Guitarist/vocalist Mikael Åkerfeldt and guitarist Fredrik Åkesson of Swedish progressive metallers OPETH recently spoke to Guitar World magazine about the band's twelfth album, "Sorceress", which was released at the end of September.
"It's got a little bit of everything," Åkerfeldt said of the album's musical direction. "There are some progressive moments, some jazz moments, some acoustic things. And even though it's not a death-metal record, it's still got some really heavy moments in there as well."
As for whether or not fans will see those heavy moments as being heavy enough? Åkerfeldt laughed and said, "At this point, I think we could probably write the heaviest song we've ever written, and unless I scream on it, people would still complain."
Asked if he believes there will be complaints with "Sorceress", Åkerfeldt said: "Oh, yeah! Of course! And that's fine. I mean, I can understand it. But it also kind of makes me a little bit sad that some OPETH fans don't think it sounds like OPETH if we take away the screams. At least that's what I hear the most. Like, 'When are you gonna scream again?' That seems to be the biggest problem with people when it comes to the heaviness of OPETH. I don't think it has so much to do with the music."
"It's a delicate thing for a lot of people, apparently," added Åkesson. "But I don't spend a lot of time on the Internet reading comments and stuff anyway. What matters to me is when we walk onstage and I see the people that look happy. That's what's most important. Because there's always gonna be the internet trolls hanging around." He laughed. "Although sometimes it's kind of funny to read the comments. Some people are quite creative!"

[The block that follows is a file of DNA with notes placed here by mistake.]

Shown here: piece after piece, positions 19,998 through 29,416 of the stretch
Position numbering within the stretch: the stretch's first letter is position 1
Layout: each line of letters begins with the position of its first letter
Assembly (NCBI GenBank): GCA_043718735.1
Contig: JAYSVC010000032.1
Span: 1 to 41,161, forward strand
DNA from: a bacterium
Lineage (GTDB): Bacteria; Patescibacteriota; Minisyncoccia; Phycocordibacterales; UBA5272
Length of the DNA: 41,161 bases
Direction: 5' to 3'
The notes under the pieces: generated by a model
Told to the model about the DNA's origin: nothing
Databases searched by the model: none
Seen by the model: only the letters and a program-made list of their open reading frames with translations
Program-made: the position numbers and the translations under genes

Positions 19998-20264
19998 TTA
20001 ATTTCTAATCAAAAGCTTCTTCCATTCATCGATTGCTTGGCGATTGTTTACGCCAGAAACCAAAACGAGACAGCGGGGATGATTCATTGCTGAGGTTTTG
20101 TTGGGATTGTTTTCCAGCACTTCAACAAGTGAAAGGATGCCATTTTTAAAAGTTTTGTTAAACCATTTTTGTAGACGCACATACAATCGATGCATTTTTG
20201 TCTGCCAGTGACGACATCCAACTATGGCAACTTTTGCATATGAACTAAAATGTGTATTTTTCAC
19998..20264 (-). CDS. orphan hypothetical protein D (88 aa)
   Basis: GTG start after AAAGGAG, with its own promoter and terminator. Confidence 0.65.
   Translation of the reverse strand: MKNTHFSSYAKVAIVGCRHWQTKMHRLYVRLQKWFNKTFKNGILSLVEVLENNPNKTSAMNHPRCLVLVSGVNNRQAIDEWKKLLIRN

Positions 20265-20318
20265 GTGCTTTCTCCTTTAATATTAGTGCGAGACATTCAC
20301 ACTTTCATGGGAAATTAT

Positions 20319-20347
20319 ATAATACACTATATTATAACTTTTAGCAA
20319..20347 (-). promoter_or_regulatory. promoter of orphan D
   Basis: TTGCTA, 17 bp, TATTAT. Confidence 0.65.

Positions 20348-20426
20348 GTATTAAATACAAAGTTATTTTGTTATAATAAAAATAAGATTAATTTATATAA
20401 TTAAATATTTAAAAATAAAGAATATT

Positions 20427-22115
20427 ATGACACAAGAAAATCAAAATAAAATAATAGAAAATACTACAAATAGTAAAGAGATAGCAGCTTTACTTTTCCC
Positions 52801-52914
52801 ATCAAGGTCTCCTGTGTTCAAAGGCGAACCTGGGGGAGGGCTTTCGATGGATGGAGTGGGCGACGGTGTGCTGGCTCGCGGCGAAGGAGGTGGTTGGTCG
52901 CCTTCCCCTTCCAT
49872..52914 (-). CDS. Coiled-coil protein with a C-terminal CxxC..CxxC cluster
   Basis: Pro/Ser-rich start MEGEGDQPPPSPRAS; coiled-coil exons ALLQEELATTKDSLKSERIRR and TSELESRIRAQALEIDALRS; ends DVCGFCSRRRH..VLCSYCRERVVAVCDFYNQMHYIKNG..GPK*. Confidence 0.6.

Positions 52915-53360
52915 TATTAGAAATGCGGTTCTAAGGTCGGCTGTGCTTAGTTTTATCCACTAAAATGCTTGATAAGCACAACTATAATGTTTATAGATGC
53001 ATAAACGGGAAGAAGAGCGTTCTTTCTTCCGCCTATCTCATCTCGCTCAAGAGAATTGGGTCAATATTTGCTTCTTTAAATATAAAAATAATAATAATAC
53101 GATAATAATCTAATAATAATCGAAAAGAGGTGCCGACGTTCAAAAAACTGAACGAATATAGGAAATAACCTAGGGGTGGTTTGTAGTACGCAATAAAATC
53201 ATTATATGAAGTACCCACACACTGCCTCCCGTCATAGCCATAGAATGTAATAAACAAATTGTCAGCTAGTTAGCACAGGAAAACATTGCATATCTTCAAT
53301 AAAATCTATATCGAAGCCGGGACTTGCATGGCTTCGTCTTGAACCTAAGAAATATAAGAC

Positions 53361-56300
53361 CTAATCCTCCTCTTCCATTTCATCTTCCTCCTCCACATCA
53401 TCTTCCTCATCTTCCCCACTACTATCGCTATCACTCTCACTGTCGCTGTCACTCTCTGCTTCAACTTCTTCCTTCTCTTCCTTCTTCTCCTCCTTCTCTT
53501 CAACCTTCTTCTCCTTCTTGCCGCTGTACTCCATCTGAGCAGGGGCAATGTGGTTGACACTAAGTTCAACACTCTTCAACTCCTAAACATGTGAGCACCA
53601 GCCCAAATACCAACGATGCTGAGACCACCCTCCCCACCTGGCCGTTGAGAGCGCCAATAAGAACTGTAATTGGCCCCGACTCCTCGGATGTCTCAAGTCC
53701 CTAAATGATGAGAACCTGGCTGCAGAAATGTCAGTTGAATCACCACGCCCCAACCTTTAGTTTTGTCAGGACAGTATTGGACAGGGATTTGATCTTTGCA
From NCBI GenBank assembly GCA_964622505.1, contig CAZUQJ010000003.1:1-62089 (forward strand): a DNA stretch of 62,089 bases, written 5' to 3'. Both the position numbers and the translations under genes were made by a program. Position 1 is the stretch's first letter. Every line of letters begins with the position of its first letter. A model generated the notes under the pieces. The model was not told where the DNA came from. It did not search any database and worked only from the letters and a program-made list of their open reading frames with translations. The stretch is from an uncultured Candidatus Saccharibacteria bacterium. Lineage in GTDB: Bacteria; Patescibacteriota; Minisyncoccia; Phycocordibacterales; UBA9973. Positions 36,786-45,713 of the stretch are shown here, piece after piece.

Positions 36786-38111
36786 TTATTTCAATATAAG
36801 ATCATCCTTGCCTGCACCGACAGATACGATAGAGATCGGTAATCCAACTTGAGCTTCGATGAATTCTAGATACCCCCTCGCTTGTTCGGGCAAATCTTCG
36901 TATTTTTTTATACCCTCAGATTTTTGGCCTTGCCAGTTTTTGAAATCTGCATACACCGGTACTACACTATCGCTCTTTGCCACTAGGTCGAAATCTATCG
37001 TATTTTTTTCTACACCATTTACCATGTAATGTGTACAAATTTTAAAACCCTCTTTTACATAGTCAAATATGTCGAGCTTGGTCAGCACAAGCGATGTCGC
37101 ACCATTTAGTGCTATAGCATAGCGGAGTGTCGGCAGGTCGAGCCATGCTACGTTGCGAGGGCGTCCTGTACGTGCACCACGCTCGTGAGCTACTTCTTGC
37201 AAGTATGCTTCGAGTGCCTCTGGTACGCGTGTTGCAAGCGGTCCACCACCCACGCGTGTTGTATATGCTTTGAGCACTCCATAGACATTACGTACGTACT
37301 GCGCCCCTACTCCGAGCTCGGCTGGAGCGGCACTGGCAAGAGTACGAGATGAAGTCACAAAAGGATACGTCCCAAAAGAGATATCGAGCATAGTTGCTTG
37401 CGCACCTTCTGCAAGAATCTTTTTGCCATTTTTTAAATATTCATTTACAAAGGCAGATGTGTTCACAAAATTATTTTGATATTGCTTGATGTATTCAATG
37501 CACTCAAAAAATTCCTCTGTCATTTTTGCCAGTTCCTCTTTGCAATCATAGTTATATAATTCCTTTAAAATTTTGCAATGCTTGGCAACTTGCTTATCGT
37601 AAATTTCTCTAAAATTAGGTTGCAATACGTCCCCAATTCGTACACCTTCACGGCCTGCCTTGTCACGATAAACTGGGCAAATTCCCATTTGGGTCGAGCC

"It's like I said about people being afraid of change," Åkerfeldt concluded. "In music, if you get used to a certain sound in a band and you like that sound, you don't really want it to be different. I mean, there are shitloads of bands that haven't changed in 40 years. And, to me, it seems like those bands have a bunch of records, and the ones that people listen to are fucking old. Anything they do that's more recent, nobody really wants to hear it. Even if it's the same sound. So you can't win, really. I mean, if we would have never changed, and kept all the ingredients from the first album intact and were still doing that 20-odd years later, I'm not sure if people would be any happier. But that's not even an issue, because that's not gonna happen. Because the essence of OPETH isn't death-metal vocals. The essence of OPETH is change."
For the band's first effort for Nuclear Blast via OPETH's imprint label Moderbolaget Records, the group returned to Rockfield Studios in Wales, also home to pivotal releases from QUEEN, RUSH and JUDAS PRIEST, where the Swedes had tracked "Pale Communion" in 2014 with Tom Dalgety.